Today’s Weekly Devil’s Dictionary definition:

Most reasonable interpretation:

The one preferred by the speaker even when there is no factual basis for accepting it.

Contextual note

The authors, Samuel Charap and Sergey Radchenko have filled their article with a dog’s dinner of facts, conjectures and, of course, “reasonable interpretations.” My own conjecture is that the point of publishing such an article in Foreign Affairs is to prepare the public for a negotiated end to a war that Ukraine and NATO now realize they cannot win.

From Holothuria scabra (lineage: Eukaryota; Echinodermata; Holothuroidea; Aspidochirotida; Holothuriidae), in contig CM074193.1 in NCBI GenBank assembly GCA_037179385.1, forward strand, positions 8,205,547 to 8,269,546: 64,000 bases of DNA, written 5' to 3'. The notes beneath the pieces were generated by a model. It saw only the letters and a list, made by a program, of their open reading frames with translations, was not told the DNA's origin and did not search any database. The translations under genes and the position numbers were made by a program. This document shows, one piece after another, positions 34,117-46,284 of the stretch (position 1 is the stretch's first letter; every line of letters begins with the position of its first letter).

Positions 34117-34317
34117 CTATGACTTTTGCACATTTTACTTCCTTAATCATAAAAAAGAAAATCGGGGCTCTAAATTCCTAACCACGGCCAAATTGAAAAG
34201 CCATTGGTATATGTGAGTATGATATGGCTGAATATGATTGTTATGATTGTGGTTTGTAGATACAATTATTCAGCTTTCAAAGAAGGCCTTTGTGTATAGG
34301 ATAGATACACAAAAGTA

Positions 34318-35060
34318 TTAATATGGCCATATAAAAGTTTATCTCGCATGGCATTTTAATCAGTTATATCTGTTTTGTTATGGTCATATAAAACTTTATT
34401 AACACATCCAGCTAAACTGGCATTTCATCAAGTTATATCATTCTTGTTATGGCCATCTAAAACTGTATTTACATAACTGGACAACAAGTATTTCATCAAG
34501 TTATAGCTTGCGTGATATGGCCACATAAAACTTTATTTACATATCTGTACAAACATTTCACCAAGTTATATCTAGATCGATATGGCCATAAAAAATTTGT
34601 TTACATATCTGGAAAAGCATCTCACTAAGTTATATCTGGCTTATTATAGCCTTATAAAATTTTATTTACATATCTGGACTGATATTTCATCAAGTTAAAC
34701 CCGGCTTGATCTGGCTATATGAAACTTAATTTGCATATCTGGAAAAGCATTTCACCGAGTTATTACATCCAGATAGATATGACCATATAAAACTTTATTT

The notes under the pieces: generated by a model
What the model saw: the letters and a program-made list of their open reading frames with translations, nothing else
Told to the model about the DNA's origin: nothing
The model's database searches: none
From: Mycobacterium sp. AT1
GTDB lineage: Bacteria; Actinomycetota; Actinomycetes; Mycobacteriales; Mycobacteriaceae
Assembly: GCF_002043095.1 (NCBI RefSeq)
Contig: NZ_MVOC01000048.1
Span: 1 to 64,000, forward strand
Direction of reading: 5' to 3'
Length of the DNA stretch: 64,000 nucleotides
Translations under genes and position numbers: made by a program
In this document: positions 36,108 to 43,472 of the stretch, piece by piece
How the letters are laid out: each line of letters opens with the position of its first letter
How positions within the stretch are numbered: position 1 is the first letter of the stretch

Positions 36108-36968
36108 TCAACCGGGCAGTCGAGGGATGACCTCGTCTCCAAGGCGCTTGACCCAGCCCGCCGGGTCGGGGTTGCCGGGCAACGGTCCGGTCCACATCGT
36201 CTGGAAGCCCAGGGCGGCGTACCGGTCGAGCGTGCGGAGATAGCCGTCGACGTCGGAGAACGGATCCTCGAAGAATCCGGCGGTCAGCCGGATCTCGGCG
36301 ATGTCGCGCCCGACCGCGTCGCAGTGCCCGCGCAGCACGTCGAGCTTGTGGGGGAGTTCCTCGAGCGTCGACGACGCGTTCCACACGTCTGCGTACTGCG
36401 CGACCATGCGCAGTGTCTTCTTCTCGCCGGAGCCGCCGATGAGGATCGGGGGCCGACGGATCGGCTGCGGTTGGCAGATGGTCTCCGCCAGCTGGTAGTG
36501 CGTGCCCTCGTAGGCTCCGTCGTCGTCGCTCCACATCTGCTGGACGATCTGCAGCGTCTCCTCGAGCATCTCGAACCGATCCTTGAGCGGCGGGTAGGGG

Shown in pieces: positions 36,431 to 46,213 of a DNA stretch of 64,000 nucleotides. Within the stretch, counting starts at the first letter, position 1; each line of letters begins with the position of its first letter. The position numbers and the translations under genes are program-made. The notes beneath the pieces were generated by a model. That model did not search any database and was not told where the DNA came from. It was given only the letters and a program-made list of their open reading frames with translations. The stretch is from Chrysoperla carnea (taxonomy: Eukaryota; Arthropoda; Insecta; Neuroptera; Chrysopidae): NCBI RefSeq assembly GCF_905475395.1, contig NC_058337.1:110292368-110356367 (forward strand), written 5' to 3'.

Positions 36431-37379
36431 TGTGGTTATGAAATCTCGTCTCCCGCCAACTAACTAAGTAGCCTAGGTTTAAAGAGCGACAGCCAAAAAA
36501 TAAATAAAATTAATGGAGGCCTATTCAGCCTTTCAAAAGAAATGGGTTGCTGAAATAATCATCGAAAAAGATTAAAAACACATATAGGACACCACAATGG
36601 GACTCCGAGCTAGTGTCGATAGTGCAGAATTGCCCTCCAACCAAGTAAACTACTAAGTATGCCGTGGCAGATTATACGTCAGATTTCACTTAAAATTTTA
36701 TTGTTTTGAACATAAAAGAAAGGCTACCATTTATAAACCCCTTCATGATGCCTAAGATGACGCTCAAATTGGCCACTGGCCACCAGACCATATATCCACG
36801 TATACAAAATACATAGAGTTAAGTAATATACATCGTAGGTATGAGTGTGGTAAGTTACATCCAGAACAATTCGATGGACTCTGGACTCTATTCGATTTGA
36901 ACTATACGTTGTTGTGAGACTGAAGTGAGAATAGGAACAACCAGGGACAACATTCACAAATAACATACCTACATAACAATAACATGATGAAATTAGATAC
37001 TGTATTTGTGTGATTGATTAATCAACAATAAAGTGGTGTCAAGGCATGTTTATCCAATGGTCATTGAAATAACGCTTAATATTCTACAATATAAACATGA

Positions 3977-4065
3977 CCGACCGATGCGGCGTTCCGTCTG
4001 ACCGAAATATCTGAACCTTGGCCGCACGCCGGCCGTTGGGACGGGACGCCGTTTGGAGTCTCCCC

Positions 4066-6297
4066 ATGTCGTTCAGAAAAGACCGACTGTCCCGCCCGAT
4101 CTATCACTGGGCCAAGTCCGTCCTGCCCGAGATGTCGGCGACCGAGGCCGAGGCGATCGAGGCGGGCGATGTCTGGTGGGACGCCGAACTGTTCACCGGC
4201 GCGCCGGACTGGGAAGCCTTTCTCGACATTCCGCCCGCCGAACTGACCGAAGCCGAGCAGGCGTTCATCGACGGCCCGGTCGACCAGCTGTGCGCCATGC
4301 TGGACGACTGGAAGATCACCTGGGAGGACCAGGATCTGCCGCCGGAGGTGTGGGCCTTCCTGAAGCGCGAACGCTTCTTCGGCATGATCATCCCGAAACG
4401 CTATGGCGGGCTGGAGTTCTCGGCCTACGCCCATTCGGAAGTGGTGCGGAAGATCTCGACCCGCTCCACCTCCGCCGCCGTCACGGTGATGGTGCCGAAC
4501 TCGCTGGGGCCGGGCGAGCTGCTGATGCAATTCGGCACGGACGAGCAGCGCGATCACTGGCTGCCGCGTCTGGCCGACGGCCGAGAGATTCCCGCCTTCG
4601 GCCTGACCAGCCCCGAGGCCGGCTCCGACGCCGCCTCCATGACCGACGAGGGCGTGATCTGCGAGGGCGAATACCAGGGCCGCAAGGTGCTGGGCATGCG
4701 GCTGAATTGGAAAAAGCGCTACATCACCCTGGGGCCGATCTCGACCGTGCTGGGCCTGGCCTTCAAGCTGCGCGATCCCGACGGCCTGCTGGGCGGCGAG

The $61 billion package for Ukraine’s defense will undoubtedly be the last one the embattled nation will receive from the US Congress. The months-long struggle to get that legislation through has forced the Washington elite formerly committed to fighting “as long as it takes” to accept the possibility of not achieving that goal. This will lead to an inevitable loss of face, but Charap and Radchenko’s article may be designed to limit the damage. After two years of denial negotiations, it won’t be easy. “When we put all these pieces together,” they tell us as if discovering some unsuspected truth, “what we found is surprising—and could have significant implications for future diplomatic efforts to end the war.”